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Interview with author Mark Cramer
Why I would prefer to bring up my children in Cardenas rather than Miami
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Wednesday, 12 April, 2000, 13:15 GMT 14:15 UK
Elian's home town

In Cardenas, Elian has become a national celebrity
By BBC News Online's Kate Goldberg

In Cuba's rundown ex-sugar port of Cardenas, Elian Gonzalez has become a national celebrity.

Cardenas is Elian's hometown - the place to which he is expected to return, and from which his mother fled last November.

Cuban exiles say that it was the repressive atmosphere in Cuba that drove his mother to risk her life and his in an effort to reach Miami.

They warn of President Fidel Castro's poor human rights record, arguing that it would be in the boy's best interests to remain in the United States.

If Elian is sent back to Cuba, they say, he will be subjected to aggressive Communist indoctrination, and held up as political trophy.

A national icon

Back in Cuba, Elian has been dubbed "the boy hero" by Fidel Castro's regime, which has orchestrated mass demonstrations to demand the boy's return.



Placard reads "Return Elian to his school desk"
His face has been plastered on t-shirts and posters across the island. The local museum in Cardenas has opened an Elian exhibition room.

But the government has said Elian's homecoming will be private, and shielded from media scrutiny.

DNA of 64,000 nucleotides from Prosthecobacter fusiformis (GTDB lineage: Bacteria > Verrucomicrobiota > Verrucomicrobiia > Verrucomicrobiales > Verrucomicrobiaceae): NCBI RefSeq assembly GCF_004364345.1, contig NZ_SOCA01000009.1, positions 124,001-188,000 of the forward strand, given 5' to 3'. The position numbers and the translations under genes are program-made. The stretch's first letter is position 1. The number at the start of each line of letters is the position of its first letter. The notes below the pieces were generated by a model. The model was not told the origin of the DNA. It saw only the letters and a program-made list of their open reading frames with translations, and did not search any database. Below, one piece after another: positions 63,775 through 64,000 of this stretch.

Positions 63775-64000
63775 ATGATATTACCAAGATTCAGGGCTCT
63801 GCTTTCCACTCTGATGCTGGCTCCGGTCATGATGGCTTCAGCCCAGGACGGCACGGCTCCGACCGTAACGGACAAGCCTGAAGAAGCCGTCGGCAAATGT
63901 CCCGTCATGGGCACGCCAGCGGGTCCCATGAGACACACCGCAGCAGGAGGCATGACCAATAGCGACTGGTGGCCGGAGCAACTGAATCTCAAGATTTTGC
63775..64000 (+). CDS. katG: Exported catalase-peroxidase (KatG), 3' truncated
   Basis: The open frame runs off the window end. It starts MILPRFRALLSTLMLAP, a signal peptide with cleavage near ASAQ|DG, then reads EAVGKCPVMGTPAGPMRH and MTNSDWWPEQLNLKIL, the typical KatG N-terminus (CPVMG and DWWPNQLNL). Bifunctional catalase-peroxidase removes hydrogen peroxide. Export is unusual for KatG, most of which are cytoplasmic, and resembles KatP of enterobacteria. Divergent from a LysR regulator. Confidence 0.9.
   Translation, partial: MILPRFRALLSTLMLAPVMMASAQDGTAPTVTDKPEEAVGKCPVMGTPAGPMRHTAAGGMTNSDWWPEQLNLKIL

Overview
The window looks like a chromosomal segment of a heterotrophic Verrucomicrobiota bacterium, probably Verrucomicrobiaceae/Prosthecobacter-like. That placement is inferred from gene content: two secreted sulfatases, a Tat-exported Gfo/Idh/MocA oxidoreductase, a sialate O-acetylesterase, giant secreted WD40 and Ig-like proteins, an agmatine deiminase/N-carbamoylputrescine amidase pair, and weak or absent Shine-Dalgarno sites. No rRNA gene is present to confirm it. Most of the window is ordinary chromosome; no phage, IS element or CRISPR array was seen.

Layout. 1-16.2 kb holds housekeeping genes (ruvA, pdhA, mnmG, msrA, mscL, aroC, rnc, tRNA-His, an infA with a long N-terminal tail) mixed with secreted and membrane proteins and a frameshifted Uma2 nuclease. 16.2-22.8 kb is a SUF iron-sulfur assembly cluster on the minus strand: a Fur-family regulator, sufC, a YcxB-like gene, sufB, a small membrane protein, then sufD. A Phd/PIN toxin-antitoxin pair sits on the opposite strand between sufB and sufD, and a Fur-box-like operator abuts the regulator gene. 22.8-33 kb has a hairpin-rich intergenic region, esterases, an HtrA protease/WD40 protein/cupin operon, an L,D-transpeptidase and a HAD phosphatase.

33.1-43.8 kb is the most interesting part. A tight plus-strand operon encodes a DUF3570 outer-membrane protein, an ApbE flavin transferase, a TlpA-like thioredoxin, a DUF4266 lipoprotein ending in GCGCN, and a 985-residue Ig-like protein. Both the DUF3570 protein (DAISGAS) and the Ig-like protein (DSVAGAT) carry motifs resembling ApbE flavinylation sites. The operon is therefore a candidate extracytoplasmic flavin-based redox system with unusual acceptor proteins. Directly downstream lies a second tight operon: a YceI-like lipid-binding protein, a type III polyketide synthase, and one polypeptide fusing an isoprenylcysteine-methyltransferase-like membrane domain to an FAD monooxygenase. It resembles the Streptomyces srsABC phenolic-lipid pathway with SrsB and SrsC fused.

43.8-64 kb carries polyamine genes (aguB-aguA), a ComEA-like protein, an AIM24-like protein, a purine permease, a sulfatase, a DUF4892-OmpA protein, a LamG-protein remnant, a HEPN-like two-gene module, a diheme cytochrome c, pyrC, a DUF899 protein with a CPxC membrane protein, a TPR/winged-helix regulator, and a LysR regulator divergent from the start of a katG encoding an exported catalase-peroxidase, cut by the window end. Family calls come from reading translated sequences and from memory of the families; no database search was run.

And the people of Cardenas say they are determined to ensure the child has as ordinary a life as possible.

Drugs, crime and money

Elian's father - a member of Cuba's Communist Party - lives in a wealthier than average neigbourhood in Cardenas, and says the boy has never wanted for anything.

He has his own bedroom, and his father, who works in the tourism industry, is paid in dollars.



In Cardenas there are no drugs in the schools and guns are not accessible

Author Mark Cramer
US author Mark Cramer, who has visited Cardenas and written two books on Cuba, says that in many ways the town is an ideal place to bring up a child.

"Contrary to Miami, in Cardenas there are no drugs in the schools and guns are not accessible to citizens," he told BBC News Online.

With horse-drawn carts and bicycles being the main kinds of transport, the air is clean and the streets are safe, he said.

"I stayed with a family whose little daughter was ill, and witnessed how readily available was her free medical care," he added.

Across the Straits

Yet many people in Cardenas look to Miami for both fashion and finance.


Cardenas - which faces Miami 90 miles away across the Florida Straits - has been hard hit economically, and most people's money comes either from tourism or from relatives in the US.

On the streets of Cardenas, Cuba's youth favour The Back Street Boys over Salsa, and the latest Miami streetwear over Communist ideals.

So great is the allure of the US that each year hundreds of people risk their lives trying to get there.

But unlike the Cuban exiles of the 1950s and 1960s, it tends to be economics rather than ideology that spurs them to go.


Mark Cramer's new book is called Living & Working Abroad: Havana (British co-publisher: Kuperard)
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See also:

09 Apr 00 | Americas
Miami divided over Elian
04 Apr 00 | Americas
High emotion in Havana and Miami
03 Feb 00 | Americas
Elian: View from Cuba
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